Back Off Science

The conceptual pop

Posted in reality by backoffscience on November 19, 2009

We are so close. We have an almost complete picture of reality. There is just one more step to go.485px-Descartes_mind_and_body.jpg image by orestesmantra

We know that the world we experience, that we share with everyone else, is a world made inside our head. We know that the world exists, we know that our senses perceive it, and we know our brain’s recreate that same world – adding in loads of really complicated stuff as it goes.

Our problem is that this argument still looks like one for some form of solipsism. Our entire argument is deformed by the fact that we do not have the values right in the picture.

For our enquiry started out trying to explain this world in which we all live. It ended up saying this world was not the real one.

The discovery that consciousness took place in the brain and the subsequent feeling that this changed the inquiry, is not the same as doing an operation for a broken bone and finding cancer. It is like the doctor becoming disinterested in surgery because of something he found while operating and turning his hand to carpentry.

The leap we must make is to flip our value system, our judgement system, our entire conceptual structure, to reflect the fact that the stuff that happens in all of our heads is the only thing of value to us, and that it is also a shared phenomena.

The conceptual pop happens when you see that consciousness might be a sometimes inaccurate virtual reality of our shared world. But it is all we have. We have to call it reality, we just have to, its all we’ve got. But it helps to think of it like virtual reality, so I’ll call it (v)R.

The difficulty is that the rules of the investigation change massively when you pop. No longer is it a clear-cut matter as to what is real. Ambiguity and shifting cultural sands lie all around. No longer is there a reductive system of investigation by which reality is pinned down. The conceptual system that explains our (in brain) reality is utterly expansive and interconnected.

Reality now conforms, not to the rules of causation, but to the rules of narrative, the rules of grammar.

http://www.geekologie.com/2008/05/22/VR-mask.jpgThe fall out from the pop is to accept that the human sciences – human evolution, psychology and sociology, are in a different bracket of investigations to those whose subject matter is outside the reality. Of course they do talk about material facts – the glands of emotion, the genes of gangs.

But they also have to try and generalize the narratives of living humans. How to you generalize stories? Clearly in a different way to averaging data.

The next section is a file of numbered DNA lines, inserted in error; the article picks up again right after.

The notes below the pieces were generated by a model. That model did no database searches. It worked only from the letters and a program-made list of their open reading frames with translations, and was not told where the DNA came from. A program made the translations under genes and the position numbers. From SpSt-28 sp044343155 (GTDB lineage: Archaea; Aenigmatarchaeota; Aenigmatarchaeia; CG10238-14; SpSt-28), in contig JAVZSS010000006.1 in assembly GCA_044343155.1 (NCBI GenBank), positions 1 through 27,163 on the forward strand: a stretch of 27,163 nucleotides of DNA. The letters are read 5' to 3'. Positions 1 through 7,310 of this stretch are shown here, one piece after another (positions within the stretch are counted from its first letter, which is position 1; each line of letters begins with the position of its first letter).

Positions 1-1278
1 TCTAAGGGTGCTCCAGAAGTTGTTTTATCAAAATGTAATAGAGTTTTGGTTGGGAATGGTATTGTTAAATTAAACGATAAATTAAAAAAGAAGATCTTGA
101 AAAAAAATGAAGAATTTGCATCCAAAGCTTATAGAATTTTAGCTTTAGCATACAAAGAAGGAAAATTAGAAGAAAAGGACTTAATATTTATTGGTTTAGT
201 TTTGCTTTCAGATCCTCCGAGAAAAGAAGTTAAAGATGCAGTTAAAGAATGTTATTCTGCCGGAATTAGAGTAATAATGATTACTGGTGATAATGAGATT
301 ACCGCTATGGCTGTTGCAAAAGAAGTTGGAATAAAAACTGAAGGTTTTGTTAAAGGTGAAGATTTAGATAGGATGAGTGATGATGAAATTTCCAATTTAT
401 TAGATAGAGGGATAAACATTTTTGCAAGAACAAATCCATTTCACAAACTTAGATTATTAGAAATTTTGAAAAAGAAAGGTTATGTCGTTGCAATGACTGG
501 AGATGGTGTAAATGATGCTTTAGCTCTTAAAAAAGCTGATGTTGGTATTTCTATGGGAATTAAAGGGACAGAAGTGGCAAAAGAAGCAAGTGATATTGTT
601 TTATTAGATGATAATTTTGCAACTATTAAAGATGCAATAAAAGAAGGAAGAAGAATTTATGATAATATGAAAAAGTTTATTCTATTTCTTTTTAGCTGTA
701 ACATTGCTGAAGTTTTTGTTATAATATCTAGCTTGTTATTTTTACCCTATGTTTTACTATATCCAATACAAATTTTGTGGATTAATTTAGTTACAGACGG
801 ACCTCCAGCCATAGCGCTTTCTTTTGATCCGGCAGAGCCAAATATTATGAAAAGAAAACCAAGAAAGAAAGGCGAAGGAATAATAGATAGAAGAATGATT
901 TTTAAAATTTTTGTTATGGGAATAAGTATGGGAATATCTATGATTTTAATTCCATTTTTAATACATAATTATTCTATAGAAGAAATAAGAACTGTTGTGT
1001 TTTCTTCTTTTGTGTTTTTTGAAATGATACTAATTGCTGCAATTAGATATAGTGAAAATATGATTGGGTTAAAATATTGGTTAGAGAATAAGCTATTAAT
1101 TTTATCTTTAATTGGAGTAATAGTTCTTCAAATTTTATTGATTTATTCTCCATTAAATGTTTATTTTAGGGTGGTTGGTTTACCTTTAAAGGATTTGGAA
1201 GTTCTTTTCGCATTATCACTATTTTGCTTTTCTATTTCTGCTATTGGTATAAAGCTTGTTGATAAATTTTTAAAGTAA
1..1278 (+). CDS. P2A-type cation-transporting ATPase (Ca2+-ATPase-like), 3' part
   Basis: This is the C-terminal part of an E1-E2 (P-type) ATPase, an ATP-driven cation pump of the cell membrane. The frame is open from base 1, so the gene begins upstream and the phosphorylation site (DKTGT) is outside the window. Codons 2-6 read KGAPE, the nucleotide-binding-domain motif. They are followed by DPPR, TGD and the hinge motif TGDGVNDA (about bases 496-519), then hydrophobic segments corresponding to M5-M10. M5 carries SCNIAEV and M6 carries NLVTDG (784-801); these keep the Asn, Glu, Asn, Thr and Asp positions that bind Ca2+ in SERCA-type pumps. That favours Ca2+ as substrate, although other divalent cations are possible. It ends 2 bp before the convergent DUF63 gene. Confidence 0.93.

I find it hard not to get waylaid in these thoughts. So many confusions come from our inability to clear our ears at this altitude. If you make the pop and start calling THIS reality, you’ll start to see the oddness of putting all the truth into natural science.

When you pop out into the organized, conceptual, interconnected and narrative brain-created human-reality that we all call home, you’ll see that everything that has meaning and value is completely different in kind to the facts of matter. The truths are based on certainty and action, the concepts are based on stories, and everywhere we tread disconnects and reconnects the connections in new and different ways.

We must stop wishing that science could understand this massively complex shared (v)R world from the outside, and get on with figuring it out from where we are.

It is such a simple picture. The world – my head – our world. Such a simple picture – shared virtual reality. Why isn’t it obvious?

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4 Responses

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  1. Alan Slipp said, on November 20, 2009 at 5:58 pm

    “We know that the world we experience, that we share with everyone else, is a world made inside our head.”

    No. Just… no. I will say, rather emphatically, that there is a world outside of our heads and it is affected not one whit by what we think about it. Our brains may do an imperfect job of letting us know what it is, but it IS there, and will continue to be long after the human race is long gone. It’s a world made of atoms, not firing synapses.

    “the stuff that happens in all of our heads is the only thing of value to us”

    If that were truly the case I wouldn’t bother getting out of bed in the morning. I could just spend the day thinking. Value itself is only in our heads, but the people in our lives and our material possessions are not (unless we suffer some sort of mental illness) figments of our imagination.

    “Reality now conforms, not to the rules of causation, but to the rules of narrative, the rules of grammar.”

    If I stand on the railway tracks and remain motionless as a train speeds towards me, something tells me all those classes I took in creative writing won’t be of much help.